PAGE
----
Mediterranean shipwreck survivors describe smugglers' abuse
CATANIA, Italy – People smugglers responsible for the Mediterranean's worst disaster in decades beat several migrants to death and executed at least one minor before the boat left Libya with more than 750 people aboard, survivors told investigators.
The Prosecutor's office in the Sicilian city of Catania on Thursday, April 23, identified the 26 men who, along with two crew members, were the only survivors of Sunday's catastrophe, saying publication of the names by the media was the only way they could inform friends and family.
They are 12 Malians, four Eritreans, three Bangladeshis, two nationals of Senegal and Somalia and one each from Sierra Leone, Ivory Coast and the Gambia.
The men have described how the people smugglers operated a reign of terror while the migrants were held prior to embarkment in a disused building near the city of Tripoli.
Anyone who did not immediately obey orders was beaten with sticks, fatally in several cases.
Taken by truck to the coast, the migrants were then ferried by dinghy to the waiting boat, on which most of them were packed into the hold or a lower deck from which it seems they had no chance of escape when the vessel capsized and sunk.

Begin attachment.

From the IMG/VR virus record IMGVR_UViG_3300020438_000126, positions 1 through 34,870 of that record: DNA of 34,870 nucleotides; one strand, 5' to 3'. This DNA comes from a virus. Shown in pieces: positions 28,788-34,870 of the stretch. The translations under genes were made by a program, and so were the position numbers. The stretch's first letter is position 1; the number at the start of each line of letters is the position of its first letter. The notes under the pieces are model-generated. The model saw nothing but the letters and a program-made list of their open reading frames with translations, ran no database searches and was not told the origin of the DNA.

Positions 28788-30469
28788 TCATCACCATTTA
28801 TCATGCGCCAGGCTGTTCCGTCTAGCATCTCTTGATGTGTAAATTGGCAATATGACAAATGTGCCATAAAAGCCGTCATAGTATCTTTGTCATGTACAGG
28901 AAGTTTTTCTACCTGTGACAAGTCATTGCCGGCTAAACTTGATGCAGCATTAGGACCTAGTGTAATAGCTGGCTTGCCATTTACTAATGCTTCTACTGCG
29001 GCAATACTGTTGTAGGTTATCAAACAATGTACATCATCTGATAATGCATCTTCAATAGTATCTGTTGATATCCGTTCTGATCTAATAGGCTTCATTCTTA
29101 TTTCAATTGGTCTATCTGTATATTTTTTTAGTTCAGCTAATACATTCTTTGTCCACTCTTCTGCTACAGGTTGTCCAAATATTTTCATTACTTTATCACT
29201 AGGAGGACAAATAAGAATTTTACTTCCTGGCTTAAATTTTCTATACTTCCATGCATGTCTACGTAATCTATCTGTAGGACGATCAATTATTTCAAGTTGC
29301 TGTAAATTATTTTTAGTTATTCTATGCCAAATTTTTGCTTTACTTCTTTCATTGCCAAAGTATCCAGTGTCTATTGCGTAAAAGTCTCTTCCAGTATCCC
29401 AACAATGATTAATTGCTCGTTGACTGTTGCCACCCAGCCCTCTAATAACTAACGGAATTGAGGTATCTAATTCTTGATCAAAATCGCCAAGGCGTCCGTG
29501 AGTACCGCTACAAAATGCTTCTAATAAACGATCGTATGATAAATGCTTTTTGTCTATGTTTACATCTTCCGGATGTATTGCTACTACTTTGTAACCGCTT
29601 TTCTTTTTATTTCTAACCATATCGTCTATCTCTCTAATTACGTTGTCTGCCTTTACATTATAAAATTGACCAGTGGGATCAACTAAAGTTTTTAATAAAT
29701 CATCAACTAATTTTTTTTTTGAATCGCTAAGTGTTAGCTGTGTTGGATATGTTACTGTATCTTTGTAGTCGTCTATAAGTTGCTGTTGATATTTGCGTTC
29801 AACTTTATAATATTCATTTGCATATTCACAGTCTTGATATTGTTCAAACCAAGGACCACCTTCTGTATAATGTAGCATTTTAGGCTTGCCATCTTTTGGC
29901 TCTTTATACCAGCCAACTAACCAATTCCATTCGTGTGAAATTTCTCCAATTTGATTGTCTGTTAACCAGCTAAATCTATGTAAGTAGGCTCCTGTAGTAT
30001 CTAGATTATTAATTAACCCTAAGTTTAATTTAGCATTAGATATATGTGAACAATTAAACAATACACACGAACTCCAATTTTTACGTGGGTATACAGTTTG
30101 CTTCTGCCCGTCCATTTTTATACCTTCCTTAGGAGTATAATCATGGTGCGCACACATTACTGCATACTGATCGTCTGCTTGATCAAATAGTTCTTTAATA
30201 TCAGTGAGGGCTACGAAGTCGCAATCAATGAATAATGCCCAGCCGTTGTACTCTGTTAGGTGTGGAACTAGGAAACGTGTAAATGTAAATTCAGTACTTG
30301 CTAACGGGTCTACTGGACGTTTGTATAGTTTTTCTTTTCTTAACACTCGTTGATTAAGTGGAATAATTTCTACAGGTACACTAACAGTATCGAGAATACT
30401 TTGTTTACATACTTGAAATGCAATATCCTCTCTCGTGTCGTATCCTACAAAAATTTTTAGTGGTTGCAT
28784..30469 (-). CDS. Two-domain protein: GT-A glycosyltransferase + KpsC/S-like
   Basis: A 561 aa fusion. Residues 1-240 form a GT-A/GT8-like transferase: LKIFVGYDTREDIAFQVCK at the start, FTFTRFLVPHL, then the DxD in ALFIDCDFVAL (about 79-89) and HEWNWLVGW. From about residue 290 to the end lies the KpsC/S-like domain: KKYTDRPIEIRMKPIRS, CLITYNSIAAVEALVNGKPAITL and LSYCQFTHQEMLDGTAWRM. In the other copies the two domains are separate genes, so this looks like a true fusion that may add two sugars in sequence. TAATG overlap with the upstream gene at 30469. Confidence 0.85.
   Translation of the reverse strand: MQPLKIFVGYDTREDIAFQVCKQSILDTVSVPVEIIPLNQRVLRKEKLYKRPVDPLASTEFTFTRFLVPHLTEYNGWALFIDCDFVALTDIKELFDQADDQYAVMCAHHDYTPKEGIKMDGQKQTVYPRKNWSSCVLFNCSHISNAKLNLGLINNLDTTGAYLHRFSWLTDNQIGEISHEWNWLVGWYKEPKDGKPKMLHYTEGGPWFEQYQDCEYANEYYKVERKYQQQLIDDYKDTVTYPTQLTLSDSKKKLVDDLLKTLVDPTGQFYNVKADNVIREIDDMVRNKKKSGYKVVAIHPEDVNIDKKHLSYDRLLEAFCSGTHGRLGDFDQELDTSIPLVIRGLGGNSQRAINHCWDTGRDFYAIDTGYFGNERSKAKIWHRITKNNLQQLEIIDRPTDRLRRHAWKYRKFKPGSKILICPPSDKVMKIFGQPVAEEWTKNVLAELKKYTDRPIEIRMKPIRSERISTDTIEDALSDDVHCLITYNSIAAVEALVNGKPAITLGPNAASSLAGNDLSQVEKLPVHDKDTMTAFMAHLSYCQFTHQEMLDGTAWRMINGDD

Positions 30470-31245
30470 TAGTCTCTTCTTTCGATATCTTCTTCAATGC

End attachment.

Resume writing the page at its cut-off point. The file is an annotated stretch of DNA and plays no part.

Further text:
A boy who climbed on to a dinghy before being told to was killed by the smugglers and his body tossed overboard, one survivor told the investigators.
Several survivors testified that the building where they were held was run by armed men in uniform. One said he had seen men he assumed to be Libyan police officers being paid off prior to the boat's departure.
The survivors said other migrants had perished from illness or exhaustion.
Based on their testimony, the Catania prosecutor said he believed there were more than 750 people on board the boat when it left Libya.
He has asked the navy to send a submarine to photograph and film the sunken wreck so that he can assess whether to try and salvage it for the purposes of the investigation.
The investigators said the passengers had paid anything between 1,000 Libyan dinars ($730) and $7,000 for their passage to Italy. They could not establish why the amounts varied so significantly. – Rappler.com